Password recovery questions, more commonly called security questions (or secret questions and answers), are used to verify you as the legitimate owner of an online account when you’ve forgotten your password or are otherwise trying to recover an online account.
Apparently, in filling out your online job application, you created such an account. More commonly, security questions are associated with email, banking, and social media accounts.
I’ll look at how they work, when they’re needed, how they fail, when you can make up your own, and what to do if you can’t.
And perhaps most importantly, why you shouldn’t use them at all, if you have a choice.
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How security questions work
The idea is simple: when you create an account, you provide the answer to a question of a personal nature; ideally, a question only you know the answer to. That answer is recorded, and should you ever need to confirm that you are the legitimate account holder, they ask you that question. If your answer matches what you originally entered, you “pass”.
Usually, you’re given a set of stock questions to choose from — things like “What was your mother’s maiden name?”, “What was your favorite childhood pet?”, “What was your high school mascot?” and so on. You choose one, answer it, and that’s the one that will get asked should it be needed in the future.
Some account providers have you answer several questions. When the time comes to use them, they may select one, or they may insist you answer all of them correctly.
When security questions are used
The single most common use for security questions is to recover or reset your password.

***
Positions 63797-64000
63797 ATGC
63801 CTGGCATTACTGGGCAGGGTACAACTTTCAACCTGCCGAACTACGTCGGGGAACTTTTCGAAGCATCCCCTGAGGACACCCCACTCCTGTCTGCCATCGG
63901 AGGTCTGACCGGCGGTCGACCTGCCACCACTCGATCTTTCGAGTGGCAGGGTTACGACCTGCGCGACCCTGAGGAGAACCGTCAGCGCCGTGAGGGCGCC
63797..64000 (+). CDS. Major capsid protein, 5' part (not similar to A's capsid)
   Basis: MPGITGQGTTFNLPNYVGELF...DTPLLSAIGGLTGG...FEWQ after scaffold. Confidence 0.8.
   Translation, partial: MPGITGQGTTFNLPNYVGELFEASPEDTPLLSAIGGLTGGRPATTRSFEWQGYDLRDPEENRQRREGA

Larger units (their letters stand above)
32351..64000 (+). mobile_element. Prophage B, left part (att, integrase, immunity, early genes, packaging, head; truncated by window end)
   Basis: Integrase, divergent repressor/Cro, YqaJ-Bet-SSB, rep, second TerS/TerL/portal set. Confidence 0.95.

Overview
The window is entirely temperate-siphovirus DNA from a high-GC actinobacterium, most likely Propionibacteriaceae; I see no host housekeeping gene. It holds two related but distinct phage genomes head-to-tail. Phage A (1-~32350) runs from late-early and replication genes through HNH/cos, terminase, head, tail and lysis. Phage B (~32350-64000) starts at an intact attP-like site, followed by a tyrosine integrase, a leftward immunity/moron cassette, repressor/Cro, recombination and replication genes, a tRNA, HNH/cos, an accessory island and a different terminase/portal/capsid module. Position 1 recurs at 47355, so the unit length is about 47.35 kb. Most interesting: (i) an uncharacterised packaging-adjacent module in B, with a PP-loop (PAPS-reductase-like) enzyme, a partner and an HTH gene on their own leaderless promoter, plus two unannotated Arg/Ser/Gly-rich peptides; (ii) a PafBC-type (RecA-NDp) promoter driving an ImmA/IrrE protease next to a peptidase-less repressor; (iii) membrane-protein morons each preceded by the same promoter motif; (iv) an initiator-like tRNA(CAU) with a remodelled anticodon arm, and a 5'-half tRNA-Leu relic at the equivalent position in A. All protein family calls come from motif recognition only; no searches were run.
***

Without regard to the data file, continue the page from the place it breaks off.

The scenario is what you might expect: you forget your password, so you click the “I Forgot My Password” link on the account sign-in page. The service asks you your account recovery questions, and if you get them right, you’re allowed to set a new password.
Some services require additional security measures; perhaps answering those questions correctly triggers a password reset email sent to the email address on record. Perhaps other steps are involved. But answering those questions correctly provides evidence that you are you: you are the person who set up, and therefore owns, the account.
Password recovery is not the only time these questions might be used. They can be used any time a service needs additional verification that you are you. Perhaps a system detects “suspicious behavior”. Maybe you’ve cleared cookies and the website needs to re-verify your identity.
Why security questions fail: reason #1
The single biggest failure related to security questions?
Forgetting the answers.
This used to surprise me. People regularly create accounts and put in nonsense answers to the password recovery questions. Perhaps they’re in a rush and don’t want to take the time. The problem is that when they need to recover their password and can’t answer the questions, they are totally and completely out of luck.
Lesson #1: don’t forget the answers.